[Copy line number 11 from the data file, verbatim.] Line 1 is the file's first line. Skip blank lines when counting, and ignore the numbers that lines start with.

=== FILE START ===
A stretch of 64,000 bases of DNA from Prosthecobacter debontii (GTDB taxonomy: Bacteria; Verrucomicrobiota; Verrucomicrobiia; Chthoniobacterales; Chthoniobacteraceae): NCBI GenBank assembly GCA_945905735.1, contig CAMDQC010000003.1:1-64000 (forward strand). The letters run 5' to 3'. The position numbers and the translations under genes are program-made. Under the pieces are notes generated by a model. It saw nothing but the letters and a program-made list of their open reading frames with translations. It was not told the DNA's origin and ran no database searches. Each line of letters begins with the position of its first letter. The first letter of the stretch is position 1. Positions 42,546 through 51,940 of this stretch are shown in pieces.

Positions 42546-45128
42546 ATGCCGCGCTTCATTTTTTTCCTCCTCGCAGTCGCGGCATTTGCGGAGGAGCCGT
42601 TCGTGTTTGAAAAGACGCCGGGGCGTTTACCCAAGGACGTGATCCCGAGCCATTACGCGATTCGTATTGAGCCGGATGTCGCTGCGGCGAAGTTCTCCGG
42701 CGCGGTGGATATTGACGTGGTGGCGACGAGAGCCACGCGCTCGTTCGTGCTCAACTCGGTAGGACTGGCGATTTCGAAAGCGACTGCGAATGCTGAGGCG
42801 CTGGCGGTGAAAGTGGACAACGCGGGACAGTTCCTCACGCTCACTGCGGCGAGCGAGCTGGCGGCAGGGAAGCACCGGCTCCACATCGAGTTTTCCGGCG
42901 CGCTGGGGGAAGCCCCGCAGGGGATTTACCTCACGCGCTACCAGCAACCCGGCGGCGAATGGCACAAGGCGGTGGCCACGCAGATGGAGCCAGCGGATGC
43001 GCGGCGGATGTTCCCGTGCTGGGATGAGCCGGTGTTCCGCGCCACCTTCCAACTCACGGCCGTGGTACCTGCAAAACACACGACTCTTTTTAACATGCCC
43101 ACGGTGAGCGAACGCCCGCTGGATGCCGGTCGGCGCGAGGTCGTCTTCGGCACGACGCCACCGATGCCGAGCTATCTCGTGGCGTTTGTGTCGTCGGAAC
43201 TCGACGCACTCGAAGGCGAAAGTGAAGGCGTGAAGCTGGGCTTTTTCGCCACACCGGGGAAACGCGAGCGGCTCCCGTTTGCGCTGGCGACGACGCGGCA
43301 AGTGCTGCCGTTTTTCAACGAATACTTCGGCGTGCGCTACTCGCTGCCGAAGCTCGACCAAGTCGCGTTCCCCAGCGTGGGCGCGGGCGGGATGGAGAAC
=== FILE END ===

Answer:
43301 AGTGCTGCCGTTTTTCAACGAATACTTCGGCGTGCGCTACTCGCTGCCGAAGCTCGACCAAGTCGCGTTCCCCAGCGTGGGCGCGGGCGGGATGGAGAAC